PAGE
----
To investigate the hydrologic and landscape controls on shale weathering and their influence on first-order stream solute fluxes, we coupled a numerical chemical weathering model, WITCH, with a physically-based land surface hydrologic model, Flux-PIHM (Penn State Integrated Hydrologic Model). Using this approach, we were able to simulate vertical water and chemical fluxes across two representative landscape features (planar or swale hillslopes). We extrapolate the results from the soil profiles to estimate the chemical loads to the stream over a 32 year period (1980-2012) at the Susquehanna Shale Hills Critical Zone Observatory (SSH-CZ0). Observed soil water (10 cm increments) and stream water chemistry collected between 2006-2011 were used to validate the modelling results. The simulation predicted the saturation state of soil water with respect to illite, smectite and kaolinite. Saturation was driven by seasonal drying, with supersaturated conditions persistent around the rooting zone (25-70 cm) during the summer months. As expected, the modelled weathering rates of illite, chlorite and k-feldspar were elevated near the soil surface where fluids were dilute, especially at the onset of fall when solute fluxes (eg. Mg, Na and Si) reached their maximum. Results from Flux-PIHM suggest a more extensive hydrologic connection between the swale hillslopes and the stream as compared with the planar hillslopes. WITCH then documented the role of this hydrologic connection on the stream water chemistry, with swales contributing bigger solute fluxes.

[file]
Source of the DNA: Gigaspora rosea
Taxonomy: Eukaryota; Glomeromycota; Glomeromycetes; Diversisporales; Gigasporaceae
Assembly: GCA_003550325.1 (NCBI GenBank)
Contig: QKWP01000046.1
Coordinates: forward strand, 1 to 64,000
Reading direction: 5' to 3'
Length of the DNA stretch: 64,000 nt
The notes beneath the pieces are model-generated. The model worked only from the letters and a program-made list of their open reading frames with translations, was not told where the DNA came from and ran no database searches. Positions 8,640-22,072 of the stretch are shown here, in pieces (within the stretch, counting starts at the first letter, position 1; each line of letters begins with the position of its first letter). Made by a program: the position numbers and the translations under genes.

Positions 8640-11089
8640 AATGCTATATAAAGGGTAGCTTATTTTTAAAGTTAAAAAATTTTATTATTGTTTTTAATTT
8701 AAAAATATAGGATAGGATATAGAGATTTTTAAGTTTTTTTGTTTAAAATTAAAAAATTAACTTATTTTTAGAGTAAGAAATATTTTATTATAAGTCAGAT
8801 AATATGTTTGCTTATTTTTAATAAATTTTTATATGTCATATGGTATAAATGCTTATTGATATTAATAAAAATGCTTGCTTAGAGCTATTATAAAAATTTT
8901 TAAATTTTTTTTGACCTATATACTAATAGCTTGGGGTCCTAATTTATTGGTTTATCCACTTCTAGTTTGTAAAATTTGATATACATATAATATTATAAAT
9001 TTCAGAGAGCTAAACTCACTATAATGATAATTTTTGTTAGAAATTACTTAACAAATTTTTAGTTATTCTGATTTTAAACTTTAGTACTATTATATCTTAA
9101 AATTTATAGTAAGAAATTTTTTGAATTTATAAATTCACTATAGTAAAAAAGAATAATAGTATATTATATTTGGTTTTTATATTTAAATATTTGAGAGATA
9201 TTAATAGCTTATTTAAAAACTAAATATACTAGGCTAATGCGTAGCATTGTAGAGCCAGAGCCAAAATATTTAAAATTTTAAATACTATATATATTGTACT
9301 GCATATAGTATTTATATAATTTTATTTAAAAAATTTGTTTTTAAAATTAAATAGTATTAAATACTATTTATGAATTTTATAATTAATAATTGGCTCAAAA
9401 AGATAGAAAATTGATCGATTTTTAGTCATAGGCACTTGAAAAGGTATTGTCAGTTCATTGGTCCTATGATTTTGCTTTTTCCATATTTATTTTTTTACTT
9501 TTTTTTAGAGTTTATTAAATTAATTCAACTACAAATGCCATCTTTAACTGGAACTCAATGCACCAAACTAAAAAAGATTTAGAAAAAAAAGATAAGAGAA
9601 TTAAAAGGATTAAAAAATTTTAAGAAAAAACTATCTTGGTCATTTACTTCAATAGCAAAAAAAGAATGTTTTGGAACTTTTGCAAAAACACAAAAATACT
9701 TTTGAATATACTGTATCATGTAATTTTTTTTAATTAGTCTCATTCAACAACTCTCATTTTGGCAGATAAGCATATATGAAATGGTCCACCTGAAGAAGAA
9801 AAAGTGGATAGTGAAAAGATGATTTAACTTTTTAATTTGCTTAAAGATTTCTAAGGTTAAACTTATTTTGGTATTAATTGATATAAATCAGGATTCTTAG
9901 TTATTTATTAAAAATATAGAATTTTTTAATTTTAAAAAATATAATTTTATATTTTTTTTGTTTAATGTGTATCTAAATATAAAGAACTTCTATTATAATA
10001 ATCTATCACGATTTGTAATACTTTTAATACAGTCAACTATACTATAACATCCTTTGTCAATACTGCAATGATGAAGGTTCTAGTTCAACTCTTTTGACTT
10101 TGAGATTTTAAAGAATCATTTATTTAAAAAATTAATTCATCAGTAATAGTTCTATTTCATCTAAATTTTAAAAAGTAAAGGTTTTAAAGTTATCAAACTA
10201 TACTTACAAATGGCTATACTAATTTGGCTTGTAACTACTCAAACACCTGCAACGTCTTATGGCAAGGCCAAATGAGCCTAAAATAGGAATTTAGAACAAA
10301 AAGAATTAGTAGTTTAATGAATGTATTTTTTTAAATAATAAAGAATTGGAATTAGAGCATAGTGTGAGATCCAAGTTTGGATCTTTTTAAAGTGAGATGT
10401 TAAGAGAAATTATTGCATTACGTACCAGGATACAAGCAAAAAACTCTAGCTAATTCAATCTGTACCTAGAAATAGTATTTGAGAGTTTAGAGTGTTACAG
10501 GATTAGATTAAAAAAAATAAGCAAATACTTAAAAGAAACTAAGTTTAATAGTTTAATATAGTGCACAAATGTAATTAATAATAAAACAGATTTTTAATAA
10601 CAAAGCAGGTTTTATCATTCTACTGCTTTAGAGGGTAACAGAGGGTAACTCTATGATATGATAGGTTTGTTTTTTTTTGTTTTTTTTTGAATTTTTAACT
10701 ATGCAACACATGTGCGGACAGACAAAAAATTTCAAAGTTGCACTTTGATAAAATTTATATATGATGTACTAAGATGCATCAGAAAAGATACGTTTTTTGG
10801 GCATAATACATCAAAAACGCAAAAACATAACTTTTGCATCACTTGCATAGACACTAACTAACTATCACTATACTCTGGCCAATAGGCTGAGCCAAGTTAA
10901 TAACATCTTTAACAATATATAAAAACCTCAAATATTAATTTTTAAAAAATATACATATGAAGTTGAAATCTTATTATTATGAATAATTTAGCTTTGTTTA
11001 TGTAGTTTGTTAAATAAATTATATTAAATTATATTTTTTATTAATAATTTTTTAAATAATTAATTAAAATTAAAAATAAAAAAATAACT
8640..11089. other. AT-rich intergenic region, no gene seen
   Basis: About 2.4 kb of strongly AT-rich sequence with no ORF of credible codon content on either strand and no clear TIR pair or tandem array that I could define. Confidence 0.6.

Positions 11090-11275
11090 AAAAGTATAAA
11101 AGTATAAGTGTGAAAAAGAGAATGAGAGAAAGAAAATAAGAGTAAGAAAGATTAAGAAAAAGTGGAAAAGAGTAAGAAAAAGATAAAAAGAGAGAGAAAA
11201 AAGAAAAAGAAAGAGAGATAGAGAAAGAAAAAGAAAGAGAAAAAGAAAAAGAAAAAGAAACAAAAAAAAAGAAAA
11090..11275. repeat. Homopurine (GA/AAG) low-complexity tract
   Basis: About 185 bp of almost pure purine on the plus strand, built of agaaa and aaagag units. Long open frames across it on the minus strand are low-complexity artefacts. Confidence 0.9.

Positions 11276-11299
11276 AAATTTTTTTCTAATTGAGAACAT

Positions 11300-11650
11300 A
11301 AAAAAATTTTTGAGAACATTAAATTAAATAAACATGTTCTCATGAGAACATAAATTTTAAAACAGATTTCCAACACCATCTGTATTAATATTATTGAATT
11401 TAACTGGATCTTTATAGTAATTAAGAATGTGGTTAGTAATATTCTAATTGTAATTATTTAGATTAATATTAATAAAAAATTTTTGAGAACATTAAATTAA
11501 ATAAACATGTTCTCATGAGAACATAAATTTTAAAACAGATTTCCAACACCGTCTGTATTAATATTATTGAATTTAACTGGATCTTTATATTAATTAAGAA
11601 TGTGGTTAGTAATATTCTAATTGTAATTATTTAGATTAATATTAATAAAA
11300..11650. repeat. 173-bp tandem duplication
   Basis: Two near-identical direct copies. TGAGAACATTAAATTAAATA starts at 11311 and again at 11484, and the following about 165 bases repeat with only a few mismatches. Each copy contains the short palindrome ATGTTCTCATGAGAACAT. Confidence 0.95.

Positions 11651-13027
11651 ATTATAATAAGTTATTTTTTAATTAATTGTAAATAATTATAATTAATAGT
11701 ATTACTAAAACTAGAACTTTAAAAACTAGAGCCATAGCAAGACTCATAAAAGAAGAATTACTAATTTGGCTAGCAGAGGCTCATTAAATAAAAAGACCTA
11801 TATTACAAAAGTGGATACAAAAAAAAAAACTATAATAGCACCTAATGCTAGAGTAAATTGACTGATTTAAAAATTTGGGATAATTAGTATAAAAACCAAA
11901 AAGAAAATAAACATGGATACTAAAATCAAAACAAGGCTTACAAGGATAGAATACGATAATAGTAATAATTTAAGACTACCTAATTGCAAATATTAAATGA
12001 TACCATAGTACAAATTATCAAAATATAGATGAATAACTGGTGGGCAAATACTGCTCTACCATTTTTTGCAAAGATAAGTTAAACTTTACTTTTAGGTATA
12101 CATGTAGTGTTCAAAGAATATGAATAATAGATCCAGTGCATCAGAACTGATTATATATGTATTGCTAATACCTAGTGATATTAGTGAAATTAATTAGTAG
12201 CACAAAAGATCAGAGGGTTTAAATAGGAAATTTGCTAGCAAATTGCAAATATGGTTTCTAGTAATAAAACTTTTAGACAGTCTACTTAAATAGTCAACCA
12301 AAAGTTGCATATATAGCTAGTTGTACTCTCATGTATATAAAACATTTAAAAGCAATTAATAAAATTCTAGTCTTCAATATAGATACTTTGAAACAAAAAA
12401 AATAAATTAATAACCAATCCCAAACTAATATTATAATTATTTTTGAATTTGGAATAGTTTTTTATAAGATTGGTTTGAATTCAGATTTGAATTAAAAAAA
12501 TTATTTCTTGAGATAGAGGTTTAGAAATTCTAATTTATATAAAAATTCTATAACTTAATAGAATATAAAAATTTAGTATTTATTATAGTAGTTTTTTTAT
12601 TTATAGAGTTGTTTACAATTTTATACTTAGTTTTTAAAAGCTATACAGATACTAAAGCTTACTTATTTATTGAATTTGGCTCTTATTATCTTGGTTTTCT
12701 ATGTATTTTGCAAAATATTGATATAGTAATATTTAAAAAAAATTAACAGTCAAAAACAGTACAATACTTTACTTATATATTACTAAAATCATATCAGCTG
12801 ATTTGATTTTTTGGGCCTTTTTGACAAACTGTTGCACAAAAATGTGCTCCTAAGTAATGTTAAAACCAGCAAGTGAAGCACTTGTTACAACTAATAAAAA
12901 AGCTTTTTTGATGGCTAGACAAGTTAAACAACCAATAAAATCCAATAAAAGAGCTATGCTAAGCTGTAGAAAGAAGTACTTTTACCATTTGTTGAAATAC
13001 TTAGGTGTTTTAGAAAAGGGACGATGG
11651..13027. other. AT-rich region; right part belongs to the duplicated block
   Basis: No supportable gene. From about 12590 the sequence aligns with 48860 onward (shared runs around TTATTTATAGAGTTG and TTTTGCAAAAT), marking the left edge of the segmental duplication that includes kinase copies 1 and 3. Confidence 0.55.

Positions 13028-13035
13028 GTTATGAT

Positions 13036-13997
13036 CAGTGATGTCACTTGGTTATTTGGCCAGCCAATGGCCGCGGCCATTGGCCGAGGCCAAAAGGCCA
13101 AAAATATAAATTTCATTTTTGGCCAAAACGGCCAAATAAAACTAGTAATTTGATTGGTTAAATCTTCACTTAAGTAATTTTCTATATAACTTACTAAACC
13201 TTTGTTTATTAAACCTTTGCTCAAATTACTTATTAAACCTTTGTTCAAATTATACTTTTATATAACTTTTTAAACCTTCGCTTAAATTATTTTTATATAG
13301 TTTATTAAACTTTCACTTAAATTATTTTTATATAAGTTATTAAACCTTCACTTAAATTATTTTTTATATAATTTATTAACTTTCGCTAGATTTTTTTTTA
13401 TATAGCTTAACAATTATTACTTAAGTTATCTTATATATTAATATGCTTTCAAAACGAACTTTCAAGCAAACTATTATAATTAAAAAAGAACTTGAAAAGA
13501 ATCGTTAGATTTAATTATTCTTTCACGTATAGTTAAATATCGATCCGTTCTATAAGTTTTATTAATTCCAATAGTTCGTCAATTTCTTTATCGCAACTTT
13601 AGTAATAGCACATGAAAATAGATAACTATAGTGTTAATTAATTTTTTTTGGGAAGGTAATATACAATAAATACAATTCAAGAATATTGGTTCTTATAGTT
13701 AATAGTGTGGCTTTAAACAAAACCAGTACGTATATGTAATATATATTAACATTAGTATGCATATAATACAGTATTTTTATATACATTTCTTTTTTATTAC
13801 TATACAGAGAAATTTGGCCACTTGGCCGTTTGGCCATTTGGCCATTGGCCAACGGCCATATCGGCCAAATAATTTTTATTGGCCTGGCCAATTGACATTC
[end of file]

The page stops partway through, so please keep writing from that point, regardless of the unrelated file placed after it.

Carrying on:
Pamela L. Sullivan, Yves Godderis, Yuning Shi, Jacques Schott, Christopher J. Duffy, Susan L. Brantley (2013): Using WITCH to quantify landscape and hydrologic controls on solute fluxes in the Critical Zone (Susquehanna Shale Hills Observatory, PA) . Mineralogical Magazine, 77(5) 2284.
This Paper/Book acknowledges NSF CZO grant support.